"To make a story convincing, the drawn and painted architecture has to support the world in the film," curator Stefan Riekeles tells Amy Frearson of Dezeen.
Riekeles began visiting the studios of Japanese animators a decade ago, reports Khong. He was struck by the visual aethetics the designers projected onto their fictional cities. These films drew on the themes of "cyberpunk," a noir subgenre of science fiction that arose from authors like Phillip K. Dick and William Gibson speculating on the relationship between humanity and technology.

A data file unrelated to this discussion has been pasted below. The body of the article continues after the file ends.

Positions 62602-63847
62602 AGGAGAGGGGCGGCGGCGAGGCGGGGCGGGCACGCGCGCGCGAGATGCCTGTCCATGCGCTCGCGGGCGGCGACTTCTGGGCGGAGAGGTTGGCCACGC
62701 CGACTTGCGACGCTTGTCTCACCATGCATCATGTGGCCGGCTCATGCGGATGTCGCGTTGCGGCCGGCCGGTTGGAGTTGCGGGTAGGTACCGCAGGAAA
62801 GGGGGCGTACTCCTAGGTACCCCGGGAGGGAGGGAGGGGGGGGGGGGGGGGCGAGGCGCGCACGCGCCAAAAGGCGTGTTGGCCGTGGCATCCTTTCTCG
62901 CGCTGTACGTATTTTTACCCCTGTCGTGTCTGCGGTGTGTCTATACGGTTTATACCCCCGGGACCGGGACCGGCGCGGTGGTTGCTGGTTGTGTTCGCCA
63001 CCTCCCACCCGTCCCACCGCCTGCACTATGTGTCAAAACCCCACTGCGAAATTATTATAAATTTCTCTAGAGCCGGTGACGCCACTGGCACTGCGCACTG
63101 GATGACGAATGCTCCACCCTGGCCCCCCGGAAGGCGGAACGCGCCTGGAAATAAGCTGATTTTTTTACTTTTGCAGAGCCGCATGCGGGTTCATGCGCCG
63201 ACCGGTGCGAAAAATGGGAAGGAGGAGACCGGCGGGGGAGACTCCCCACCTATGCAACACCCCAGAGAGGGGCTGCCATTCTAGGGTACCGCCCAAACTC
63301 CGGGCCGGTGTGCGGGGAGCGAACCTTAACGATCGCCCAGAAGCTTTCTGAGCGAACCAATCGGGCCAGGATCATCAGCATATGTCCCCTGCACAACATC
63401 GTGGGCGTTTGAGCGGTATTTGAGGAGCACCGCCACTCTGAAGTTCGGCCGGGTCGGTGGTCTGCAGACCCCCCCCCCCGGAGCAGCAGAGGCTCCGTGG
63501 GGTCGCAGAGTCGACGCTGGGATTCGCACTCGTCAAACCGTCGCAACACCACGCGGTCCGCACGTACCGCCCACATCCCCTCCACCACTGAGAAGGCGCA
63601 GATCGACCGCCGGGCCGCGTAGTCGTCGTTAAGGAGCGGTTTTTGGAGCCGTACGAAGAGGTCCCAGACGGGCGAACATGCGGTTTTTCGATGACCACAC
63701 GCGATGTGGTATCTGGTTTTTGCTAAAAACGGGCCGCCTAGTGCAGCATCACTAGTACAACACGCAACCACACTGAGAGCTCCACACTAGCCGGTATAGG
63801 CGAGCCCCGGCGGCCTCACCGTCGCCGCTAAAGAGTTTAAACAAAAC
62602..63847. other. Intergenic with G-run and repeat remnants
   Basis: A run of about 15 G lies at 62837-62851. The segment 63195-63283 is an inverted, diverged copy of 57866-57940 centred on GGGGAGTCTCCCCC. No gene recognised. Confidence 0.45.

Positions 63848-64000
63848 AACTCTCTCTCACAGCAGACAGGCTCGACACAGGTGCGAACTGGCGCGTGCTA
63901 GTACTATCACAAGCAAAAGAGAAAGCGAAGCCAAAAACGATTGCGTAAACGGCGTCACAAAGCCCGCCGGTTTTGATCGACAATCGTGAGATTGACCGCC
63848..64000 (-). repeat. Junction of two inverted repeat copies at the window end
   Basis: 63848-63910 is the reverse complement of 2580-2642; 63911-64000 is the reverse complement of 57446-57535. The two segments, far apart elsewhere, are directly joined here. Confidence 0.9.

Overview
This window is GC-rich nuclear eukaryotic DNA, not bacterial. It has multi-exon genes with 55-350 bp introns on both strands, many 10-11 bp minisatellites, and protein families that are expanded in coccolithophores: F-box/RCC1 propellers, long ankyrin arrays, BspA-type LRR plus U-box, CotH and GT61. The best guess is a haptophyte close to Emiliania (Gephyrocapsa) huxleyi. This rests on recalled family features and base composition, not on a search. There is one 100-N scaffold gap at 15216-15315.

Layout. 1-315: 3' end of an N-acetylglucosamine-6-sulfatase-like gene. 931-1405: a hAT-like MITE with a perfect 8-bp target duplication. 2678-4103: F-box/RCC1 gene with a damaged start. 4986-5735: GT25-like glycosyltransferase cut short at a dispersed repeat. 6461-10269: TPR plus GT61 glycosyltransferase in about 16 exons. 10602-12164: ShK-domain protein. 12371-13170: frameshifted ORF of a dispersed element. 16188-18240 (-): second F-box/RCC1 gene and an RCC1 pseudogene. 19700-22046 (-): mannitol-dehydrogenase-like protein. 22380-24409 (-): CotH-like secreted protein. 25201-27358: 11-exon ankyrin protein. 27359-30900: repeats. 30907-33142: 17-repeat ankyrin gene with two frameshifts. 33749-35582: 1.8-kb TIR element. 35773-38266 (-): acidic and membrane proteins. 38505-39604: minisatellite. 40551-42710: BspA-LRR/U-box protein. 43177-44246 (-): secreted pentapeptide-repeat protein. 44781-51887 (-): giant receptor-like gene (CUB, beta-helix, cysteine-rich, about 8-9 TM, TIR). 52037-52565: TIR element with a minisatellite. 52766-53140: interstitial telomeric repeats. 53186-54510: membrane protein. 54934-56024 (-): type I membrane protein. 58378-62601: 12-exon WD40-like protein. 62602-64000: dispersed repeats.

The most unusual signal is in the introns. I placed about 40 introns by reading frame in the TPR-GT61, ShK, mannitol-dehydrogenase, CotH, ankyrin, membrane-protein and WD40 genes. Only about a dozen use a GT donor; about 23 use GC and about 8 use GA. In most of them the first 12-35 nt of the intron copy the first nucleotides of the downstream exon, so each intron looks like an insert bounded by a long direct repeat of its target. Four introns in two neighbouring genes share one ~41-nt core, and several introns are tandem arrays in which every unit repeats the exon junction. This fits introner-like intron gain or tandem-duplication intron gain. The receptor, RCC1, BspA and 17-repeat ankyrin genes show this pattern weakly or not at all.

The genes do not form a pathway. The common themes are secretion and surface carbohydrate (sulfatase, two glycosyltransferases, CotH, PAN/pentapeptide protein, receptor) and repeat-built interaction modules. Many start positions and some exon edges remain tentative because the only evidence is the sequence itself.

Each of the settings on display in the exhibit capture that promise of the future balanced with the starkness of reality. The settings also celebrate a disappearing craft—hand-drawn animation. The anime industry long resisted the shift to computer-generated art that took hold in the West starting in the 1990s, but as technology has advanced, fewer and fewer artists practice the craft traditionally, making the art on display especially striking.